Last year, when San Francisco Mayor Gavin Newsom announced his vision of providing free WiFi throughout the city, I scoffed. Now Newsom is setting out to prove me wrong. (I should say he's trying to prove me wrong for a second time, because I also thought Gav and Kimberly were a match made in Heaven.) "It is to me a fundamental right to have access universally to information," Newsom says, announcing that the city has received 24 bids to build a municipal wireless network.
The most prominent bid has come from Google, and Newsom says taxpayers will pay "little or nothing" of the $8 million to $16 million cost. No word on whether it will be WiMax or some other wireless model, but since they seem to be intent on this thing, best of luck to them. I still think the plan will founder—if nothing else, on the likelihood that the network will support itself through some kind of targeted advertising. If you don't have to suffer through advertising for such fundamental rights as food and water, why should you have to do that for free internet access? I would not be at all surprised if our board of supes let this plan die out of some undergraduate horror of corporate promotion (not that letting it die would necessarily be a bad thing).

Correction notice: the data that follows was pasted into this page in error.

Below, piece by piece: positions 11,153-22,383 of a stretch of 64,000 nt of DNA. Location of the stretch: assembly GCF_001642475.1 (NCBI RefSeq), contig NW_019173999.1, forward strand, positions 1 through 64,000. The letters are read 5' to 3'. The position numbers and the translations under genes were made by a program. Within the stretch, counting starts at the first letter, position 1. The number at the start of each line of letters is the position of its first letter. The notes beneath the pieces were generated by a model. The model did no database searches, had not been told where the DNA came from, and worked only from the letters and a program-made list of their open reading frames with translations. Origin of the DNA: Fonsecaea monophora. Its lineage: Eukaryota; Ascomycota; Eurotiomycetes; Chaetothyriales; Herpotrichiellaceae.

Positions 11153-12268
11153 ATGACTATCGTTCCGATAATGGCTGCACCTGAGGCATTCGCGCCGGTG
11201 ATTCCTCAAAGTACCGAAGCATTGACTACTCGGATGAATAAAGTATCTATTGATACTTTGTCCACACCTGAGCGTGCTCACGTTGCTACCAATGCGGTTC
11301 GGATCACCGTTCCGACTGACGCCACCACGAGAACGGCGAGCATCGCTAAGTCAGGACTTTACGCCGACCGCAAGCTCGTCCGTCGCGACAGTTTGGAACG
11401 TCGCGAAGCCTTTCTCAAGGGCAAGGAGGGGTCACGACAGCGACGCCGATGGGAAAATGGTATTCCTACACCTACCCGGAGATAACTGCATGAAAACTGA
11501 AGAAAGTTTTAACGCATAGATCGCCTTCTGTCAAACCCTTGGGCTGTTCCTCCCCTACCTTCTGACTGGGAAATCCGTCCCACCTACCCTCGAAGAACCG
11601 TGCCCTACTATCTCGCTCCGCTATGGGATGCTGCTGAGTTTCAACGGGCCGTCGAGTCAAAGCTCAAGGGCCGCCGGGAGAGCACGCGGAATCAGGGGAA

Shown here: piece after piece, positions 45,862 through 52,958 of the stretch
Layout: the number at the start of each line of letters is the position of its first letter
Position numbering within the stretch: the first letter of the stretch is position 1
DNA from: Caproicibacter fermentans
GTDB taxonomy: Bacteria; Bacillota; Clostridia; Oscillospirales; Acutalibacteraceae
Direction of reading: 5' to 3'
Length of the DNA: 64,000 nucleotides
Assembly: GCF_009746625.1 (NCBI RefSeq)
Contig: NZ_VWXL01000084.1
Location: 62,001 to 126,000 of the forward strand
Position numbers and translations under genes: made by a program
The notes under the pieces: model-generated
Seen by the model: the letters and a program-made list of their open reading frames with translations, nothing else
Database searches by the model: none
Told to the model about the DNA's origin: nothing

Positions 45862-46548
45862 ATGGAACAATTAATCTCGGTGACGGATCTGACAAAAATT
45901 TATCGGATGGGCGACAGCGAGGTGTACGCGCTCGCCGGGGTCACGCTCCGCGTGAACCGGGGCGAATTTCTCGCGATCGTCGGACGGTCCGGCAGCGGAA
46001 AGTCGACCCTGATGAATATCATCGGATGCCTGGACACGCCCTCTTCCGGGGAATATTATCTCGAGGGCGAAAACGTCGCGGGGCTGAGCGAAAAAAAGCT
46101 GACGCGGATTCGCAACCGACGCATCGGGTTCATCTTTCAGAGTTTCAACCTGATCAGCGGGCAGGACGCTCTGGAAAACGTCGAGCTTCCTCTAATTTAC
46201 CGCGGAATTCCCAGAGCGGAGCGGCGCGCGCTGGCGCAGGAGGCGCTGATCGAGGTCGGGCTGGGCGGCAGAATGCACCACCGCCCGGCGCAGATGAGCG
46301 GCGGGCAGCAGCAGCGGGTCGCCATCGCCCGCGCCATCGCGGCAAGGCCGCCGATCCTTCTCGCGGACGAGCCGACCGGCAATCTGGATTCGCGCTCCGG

In a skeptical column on the plan, Debra J. Saunders has the insight and good breeding to cite my earlier article on SFWF.
And a coalition of EU governments are looking to take control of root servers, raising the question of whether there will be an internet by the time Frisco gets its network up.